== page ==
Saturday, February 09, 2013

Join Us Observing Lint - I Mean LENT! Seriously. Lent.

Alene and I have are going to be observing Lint this year.

At least that what Alene and I chuckled about when she brought up the idea a few weeks ago. Imagine staring at the clothes dryer for 40-days.  That would indeed be a huge sacrifice.

Lent is a 40-day period before Good Friday (the Friday before Easter) that is meant to facilitate a focusing and deepening of our dedication to the spiritual disciplines we should be practicing all year long as followers of Christ.

Lent is not just a Catholic experience. Lent is celebrated and practiced by many more Christian denominations than I thought. Episcopalians, Lutherans, many Methodist churches, as well as a growing number of Presbyterian and even Baptist churches observe Lent in some fashion. It is a growing trend among evangelical protestants, as noted by this article.

Lent this year begins on Wednesday, Feb 13th, with what is called Ash Wednesday, and ends on Good Friday, but many observers continue their dedication until Easter Sunday, culminating with the resurrection celebration.

On Ash Wednesday, Catholics and some protestant denominations observe a tradition of having ashes placed on their foreheads in the shape of a cross, to commemorate the life of Christ, and the beginning of the period before Easter.

The 40-day observation of Lent is often associated with Jesus' 40-days of fasting in the wilderness, where he spent his time fasting and praying.  Lent is not commanded by God or the Bible, but as an ancient church tradition it seems to have value as a time to do some spiritual 'spring cleaning', if you will.  Its a time to contemplate and examine our lives, and deepen some good habits, such as prayer and Bible study, we may have let slip a little during the rest of the year.

Although Alene and I probably won't get ashes on our foreheads on Wednesday, we will begin a 40-day period of sacrifice which will be marked by more attention to spiritual-disciplines such as prayer and fasting, and more attention to self-discipline for the purpose of examining other areas of our lives (body, soul, and spirit) to help us become more like Christ, to better serve the Kingdom.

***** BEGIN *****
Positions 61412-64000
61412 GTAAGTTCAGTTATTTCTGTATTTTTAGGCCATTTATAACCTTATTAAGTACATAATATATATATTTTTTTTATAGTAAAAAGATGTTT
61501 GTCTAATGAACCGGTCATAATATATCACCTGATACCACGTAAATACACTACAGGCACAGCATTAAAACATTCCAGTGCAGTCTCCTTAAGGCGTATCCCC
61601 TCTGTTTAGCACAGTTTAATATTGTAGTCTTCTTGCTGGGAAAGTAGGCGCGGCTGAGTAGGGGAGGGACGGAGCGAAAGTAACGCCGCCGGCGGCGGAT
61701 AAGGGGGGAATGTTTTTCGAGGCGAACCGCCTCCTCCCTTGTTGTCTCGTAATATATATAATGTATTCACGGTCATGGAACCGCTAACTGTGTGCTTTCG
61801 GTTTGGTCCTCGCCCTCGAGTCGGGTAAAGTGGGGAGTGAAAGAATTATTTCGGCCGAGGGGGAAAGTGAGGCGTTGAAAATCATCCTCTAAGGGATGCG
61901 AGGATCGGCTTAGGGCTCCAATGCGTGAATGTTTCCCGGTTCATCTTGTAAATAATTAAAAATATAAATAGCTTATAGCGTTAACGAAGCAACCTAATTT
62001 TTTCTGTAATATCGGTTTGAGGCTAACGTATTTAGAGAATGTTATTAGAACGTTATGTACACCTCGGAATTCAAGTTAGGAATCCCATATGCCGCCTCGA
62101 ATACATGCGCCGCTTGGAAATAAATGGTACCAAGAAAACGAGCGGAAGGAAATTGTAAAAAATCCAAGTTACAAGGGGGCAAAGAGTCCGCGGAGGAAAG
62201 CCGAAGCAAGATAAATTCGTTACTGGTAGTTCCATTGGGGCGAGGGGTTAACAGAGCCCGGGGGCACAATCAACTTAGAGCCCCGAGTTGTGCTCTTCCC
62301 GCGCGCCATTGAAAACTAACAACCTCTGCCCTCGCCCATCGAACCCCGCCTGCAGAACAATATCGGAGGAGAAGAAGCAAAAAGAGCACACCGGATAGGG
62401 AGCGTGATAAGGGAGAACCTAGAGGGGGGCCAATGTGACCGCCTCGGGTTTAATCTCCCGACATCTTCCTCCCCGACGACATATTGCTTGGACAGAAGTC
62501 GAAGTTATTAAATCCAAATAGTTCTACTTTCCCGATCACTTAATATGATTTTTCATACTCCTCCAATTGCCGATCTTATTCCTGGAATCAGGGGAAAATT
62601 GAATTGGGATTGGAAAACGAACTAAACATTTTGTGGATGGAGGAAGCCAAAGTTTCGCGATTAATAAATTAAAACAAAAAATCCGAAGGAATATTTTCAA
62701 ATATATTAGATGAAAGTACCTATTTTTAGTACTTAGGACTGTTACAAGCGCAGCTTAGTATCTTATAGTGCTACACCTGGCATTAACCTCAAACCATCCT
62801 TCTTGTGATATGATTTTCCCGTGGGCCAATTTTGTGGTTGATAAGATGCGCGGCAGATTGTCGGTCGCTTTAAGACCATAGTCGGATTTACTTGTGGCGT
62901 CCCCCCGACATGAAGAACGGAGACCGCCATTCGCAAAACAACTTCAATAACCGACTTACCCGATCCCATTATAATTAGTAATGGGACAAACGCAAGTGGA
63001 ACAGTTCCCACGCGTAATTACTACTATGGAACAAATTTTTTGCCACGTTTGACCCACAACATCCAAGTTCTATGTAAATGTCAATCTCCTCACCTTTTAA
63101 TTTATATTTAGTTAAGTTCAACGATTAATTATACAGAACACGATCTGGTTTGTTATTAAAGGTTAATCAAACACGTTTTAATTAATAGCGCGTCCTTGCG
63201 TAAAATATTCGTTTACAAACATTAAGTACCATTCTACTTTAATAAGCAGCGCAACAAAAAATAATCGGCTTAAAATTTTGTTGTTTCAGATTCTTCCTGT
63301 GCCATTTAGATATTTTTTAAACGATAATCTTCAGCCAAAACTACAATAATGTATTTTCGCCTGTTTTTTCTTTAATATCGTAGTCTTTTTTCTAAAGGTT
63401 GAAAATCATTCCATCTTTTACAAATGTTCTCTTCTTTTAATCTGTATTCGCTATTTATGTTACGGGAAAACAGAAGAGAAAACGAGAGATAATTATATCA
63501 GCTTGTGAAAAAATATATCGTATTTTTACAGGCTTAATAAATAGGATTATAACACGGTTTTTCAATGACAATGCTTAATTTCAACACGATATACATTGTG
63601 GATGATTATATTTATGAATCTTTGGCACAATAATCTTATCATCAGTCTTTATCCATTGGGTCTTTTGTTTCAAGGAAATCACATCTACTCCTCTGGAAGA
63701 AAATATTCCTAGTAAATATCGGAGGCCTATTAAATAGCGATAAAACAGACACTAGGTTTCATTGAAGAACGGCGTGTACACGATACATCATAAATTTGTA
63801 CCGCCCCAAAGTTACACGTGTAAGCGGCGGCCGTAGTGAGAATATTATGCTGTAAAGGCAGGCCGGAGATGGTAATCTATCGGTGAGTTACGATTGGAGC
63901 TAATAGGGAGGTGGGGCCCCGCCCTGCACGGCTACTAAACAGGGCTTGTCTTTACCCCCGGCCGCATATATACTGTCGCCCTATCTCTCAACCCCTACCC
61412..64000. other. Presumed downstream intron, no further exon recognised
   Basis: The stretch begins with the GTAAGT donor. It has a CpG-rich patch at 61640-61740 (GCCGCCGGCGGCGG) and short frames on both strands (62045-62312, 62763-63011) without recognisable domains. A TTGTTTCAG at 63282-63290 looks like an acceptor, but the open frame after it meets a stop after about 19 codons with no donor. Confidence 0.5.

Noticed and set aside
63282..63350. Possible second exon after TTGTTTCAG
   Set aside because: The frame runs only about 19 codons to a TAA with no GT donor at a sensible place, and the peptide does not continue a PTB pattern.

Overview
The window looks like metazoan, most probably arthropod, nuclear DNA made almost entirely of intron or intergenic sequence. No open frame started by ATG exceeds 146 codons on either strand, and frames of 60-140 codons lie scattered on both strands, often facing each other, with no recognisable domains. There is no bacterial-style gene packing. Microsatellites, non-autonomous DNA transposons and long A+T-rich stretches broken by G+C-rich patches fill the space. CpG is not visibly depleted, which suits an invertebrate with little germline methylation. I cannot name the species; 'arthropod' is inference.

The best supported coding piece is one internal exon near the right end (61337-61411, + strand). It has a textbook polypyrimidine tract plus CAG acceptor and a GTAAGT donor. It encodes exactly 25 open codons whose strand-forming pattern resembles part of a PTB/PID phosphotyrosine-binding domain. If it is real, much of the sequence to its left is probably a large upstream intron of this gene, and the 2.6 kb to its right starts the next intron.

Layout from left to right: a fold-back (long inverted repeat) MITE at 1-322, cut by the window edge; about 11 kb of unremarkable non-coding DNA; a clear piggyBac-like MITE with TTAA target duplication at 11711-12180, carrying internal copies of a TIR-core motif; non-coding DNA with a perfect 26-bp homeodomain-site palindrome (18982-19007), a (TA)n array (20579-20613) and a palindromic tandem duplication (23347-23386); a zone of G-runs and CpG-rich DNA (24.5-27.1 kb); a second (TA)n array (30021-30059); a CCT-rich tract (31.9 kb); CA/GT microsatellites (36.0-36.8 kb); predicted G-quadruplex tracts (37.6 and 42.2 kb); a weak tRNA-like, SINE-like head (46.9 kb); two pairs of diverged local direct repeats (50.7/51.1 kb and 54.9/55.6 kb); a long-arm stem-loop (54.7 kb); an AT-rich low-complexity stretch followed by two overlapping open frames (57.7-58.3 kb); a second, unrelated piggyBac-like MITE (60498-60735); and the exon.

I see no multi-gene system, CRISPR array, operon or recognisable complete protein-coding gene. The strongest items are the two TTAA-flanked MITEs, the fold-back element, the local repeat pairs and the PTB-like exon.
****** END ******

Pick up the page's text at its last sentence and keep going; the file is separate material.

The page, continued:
Alene and I have agreed to fast from all fast-foods during Lent this year, and contribute what we save to charity (in my case, that could be substantial!). I am going to go an extra step and give up coffee and soft-drinks for Lent, and contribute those savings to Water for Life or Water is Life, or any number of other charities working around the world to provide clean water for the poor.

If I happen to lose a pound or two as a side-effect, I'll call it a win-win.

Lent is not traditionally observed at the church I attend.  I've come to the conclusion that, although Lent and many other 'church traditions' may not necessarily be explicit Biblical commands, many 'church traditions' (often rejected by the Reformed and evangelical church as regulations and rules) originally grew out of a desire to know God better.  Many had a focus on building consistency and better self- and spiritual-discipline in one's life.

I can say for certain that my observation of Lent this year will be a deeper and more meaningful season of dedication to and contemplation about God and my life than I've ever done before. Certainly deeper than what I typically experience during the rest of the year. 

I imagine this will be a good thing. 

I invite you to join with Alene and I in observing Lent in your own way this year.  

Lets 'fast' or give-up something that is a specific sacrifice, how ever small or large, and take the time, money, energy, or thoughts freed up by the sacrifice to deepen our relationship with and knowledge of God.  Let's take the freed up 'space' in our lives, and focus our attention just a bit more on God and others, and not ourselves.  

Let's do a little spiritual 'spring cleaning' in places we all know we could use some.  Let's celebrate the sacrifice and resurrection of our Lord Jesus, and perhaps gain a little deeper understanding of what it meant when Jesus sacrificed himself "for the joy set before Him".   

When it's over, let's share about what the season meant to us, and what we discovered, if anything, about our walk with God and our love for one another. 

For some more information on Lent see It's a Catholic site, but who better to talk about Lent than Catholics? 

For some ideas on what to observe during Lent, or to join in on a great conversation to come up with some new ideas, see Rachel Held Evan's blog. 

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